• George Washington to Alexander Hamilton, August 28, 1788, "As the perusal of the political papers under the signature of Publius has afforded me great satisfaction, I shall certainly consider them as claiming a most distinguished place in my Library."

Search Washington's papers using the word "Publius" to locate additional documents related to the Federalist Papers.

James Madison Papers, 1723 to 1859

James Madison (1751-1836) is one of 23 presidents whose papers are held in the Manuscript Division of the Library of Congress. The Madison Papers consist of approximately 12,000 items.

  • James Madison to Thomas Jefferson, August 10, 1788. Partly in Cipher, "I believe I never have yet mentioned to you that publication. It was undertaken last fall by Jay, Hamilton, and myself. The proposal came from the two former. The execution was thrown, by the sickness of Jay, mostly on the two others. Though carried on in concert, the writers are not mutually answerable for all the ideas of each other, there being seldom time for even a perusal of the pieces by any but the writer before they were wanted at the press, and sometimes hardly by the writer himself."
  • James Madison to Jacob Gideon, Jr., January 28, 1818, "I send you a Copy of the 1st. Edition of the “Federalist,” with the names of the writers prefixed to their respective numbers."

Search the Madison papers using terms such as "Publius" or "Federalist" to locate additional documents related to this topic.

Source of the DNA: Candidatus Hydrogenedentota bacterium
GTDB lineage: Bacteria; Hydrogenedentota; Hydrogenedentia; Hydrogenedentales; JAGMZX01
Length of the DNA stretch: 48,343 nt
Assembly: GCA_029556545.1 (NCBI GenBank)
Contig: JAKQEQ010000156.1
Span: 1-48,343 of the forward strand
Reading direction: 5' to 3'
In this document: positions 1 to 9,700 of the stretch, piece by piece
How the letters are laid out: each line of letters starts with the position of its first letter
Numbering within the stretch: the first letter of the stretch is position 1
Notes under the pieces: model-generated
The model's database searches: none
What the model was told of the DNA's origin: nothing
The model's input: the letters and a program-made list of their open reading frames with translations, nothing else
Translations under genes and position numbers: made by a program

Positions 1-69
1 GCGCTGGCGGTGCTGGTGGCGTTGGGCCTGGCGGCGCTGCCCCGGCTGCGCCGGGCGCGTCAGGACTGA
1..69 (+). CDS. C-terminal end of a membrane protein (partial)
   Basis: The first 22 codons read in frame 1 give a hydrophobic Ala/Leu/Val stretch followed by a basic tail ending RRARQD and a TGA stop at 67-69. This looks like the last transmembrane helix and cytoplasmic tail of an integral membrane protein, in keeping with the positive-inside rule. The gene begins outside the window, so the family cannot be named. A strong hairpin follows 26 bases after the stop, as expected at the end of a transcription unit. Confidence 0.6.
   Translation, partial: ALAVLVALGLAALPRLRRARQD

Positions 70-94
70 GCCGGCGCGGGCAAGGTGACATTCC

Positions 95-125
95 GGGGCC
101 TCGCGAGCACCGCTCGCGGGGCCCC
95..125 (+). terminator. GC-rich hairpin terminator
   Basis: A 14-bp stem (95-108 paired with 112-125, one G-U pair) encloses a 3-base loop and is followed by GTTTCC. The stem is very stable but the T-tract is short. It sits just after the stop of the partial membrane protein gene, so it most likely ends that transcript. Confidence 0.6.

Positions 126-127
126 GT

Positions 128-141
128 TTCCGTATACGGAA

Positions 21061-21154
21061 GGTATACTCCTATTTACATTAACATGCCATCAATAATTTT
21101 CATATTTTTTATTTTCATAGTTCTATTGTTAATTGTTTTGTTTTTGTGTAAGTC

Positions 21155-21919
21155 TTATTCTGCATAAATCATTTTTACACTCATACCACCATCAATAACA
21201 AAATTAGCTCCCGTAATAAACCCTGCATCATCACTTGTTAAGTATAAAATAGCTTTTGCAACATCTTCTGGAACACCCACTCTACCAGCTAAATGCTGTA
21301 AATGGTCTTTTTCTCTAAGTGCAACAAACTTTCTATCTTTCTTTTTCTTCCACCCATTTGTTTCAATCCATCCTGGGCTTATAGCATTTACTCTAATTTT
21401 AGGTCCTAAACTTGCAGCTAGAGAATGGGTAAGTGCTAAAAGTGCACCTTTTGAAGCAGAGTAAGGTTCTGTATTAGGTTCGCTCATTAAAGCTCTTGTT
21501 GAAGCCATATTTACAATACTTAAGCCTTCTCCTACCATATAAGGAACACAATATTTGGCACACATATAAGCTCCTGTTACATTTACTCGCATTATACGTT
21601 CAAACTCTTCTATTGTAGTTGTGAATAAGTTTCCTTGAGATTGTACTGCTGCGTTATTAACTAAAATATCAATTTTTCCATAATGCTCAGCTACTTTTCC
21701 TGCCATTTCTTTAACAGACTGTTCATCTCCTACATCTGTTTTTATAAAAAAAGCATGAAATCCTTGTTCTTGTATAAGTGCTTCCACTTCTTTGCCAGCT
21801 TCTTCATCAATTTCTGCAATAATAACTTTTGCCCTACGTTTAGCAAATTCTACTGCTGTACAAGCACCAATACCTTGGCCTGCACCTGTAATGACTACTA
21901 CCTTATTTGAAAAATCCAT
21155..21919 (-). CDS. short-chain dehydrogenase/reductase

Thomas Jefferson Papers, 1606 to 1827

The complete Thomas Jefferson Papers from the Manuscript Division at the Library of Congress consists of approximately 27,000 documents.

  • Thomas Jefferson to James Madison, November 18, 1788, Sent with Two Plans for Funding Foreign Debt, "With respect to the Federalist, the three authors had been named to me. I read it with care, pleasure & improvement, and was satisfied there was nothing in it by one of those hands, & not a great deal by a second. It does the highest honor to the third, as being, in my opinion, the best commentary on the principles of government which ever was written." [transcription]

Words and Deeds in American History: Selected Documents Celebrating the Manuscript Division's First 100 Years

In honor of the Manuscript Division's centennial, its staff has selected for online display approximately ninety representative documents spanning from the fifteenth century to the mid-twentieth century.

American Treasures of the Library of Congress - The Federalist